Under Syngman Rhee (1948-1960) unification was presented as the major goal of the government. During the subsequent rule of the military (1961-1987) the emphasis switched to economic growth, but even this was explained as a way to create foundations for eventual unification. The official rhetoric became less heated as well, but it was still assumed in Seoul that unification should be basically achieved on South Korean conditions. South Korean middle school students were told about sufferings of the compatriots under the communist yoke and of the need to liberate them at the first opportunity.
While actual interest slowly waned, lip service to unification continued to be paid in countless public rituals. In the South Korean political vocabulary, the word “unification” came to designate everything related to North Korea. The government agency which handled the North Korean policy was named the Ministry of Unification, and studies of North Korea in the 1990s were frequently described as “unification studies”.
However, from around 1980, a powerful leftist movement emerged in the South. Young people who had grown up amid one of the greatest economic breakthroughs in modern history came to reject the booming society around them. In some cases, the attention of the young dissenters turned to the Soviet-style Leninist project while others began to read North Korean literature and imagined the North as a paradise of social justice, unspoiled Koreanness and, somehow, democracy. Ironically, this boost of enthusiasm for both Soviet socialism and North Korea’s juche philosophy happened exactly when the Soviet Union began to crumble. Soon after, the North Korean economy nosedived.
However, the revived South Korean left was surprisingly nationalistic and fervent believers in unification. In their worldview, the major obstacle was the position of the South Korean elite and their evil paymaster, United States imperialism. It was assumed that without their resistance the unification would be achieved easily – perhaps with some confederation being a first step towards the goal. Of course, the young firebrands believed that the North was a land of prosperity and economic power, bestowed with the world’s most progressive social system, so they did not expect any economic troubles ahead. If anything, their fervor for unification was stronger than that of their opponents. As time went by, the anti-communist right lost much interest in the North, although this could not be admitted openly.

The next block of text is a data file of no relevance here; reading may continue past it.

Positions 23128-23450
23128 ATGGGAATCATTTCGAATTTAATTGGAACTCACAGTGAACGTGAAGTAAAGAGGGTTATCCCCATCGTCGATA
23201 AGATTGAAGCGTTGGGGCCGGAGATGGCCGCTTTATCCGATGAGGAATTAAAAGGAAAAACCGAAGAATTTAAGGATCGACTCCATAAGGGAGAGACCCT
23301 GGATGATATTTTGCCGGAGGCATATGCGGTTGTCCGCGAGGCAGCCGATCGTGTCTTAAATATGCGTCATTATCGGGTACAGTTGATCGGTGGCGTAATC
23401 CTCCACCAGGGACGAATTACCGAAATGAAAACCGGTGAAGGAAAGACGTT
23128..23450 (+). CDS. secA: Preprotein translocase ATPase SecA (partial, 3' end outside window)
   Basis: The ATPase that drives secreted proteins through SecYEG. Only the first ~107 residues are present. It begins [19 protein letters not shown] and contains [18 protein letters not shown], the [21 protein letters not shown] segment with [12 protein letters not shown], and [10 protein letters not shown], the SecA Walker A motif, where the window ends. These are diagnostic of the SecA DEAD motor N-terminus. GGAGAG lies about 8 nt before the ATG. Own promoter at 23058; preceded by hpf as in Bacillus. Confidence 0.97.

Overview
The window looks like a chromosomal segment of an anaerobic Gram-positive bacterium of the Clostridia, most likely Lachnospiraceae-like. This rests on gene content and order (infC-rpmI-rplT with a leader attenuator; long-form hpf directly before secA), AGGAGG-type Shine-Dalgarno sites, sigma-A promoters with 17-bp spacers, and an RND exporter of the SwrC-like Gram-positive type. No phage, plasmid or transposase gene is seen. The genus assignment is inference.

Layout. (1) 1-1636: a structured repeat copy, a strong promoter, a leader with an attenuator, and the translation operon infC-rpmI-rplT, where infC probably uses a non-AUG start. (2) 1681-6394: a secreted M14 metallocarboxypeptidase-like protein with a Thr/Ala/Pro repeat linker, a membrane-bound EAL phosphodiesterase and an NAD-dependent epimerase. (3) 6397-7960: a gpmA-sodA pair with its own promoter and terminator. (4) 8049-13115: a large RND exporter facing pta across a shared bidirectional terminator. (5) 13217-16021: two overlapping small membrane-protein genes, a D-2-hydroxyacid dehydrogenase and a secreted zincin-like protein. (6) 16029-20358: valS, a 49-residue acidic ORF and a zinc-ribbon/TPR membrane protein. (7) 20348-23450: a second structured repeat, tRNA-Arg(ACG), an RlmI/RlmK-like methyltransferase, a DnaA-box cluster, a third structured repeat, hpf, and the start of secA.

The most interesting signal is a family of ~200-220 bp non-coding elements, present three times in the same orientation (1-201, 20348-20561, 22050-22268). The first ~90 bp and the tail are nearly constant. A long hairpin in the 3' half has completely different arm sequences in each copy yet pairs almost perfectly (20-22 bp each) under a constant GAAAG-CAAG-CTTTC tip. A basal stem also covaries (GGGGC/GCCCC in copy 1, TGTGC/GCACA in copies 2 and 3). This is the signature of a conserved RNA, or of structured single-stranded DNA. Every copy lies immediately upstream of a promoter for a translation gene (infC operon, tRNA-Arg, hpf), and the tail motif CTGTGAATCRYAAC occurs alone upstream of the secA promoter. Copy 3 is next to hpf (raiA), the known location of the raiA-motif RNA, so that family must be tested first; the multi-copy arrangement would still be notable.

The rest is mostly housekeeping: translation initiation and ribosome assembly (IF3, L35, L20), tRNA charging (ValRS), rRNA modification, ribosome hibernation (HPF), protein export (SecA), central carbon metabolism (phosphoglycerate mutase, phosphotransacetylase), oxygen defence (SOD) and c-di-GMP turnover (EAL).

By about 1990, the South became a deeply divided society, with left and right arguing about pretty much everything. Still, they shared the belief that unification should be the major goal of Korea. One of the most common political terms of abuse in the country was to describe an opponent as an “enemy of unification”.
Meanwhile, serious changes began to occur. First of all, the number of people in the South who have ever had direct contact with the North is dwindling. As of 2005, people born before 1940 constituted merely 5.8% of South Korea’s population. They are the only people, however, who might possible have first-hand memories of the North or North Korean relatives and family members. The younger generation have spent their lives in a world where the North has sometimes mattered as a military threat, but otherwise remained a complete unknown and, generally, irrelevant geographic area.
Second, around 1996-1997, the South Korean nationalist left faced a major crisis. The economic collapse and subsequent famine experienced by North Korea at the time seriously undermined the myth of the North as a viable alternative to the South. Remarkable increases in contact with the Northerners (both direct and indirect, via China) made it impossible to deny reports of North Korea’s destitution as “fabrications of the reactionary forces”.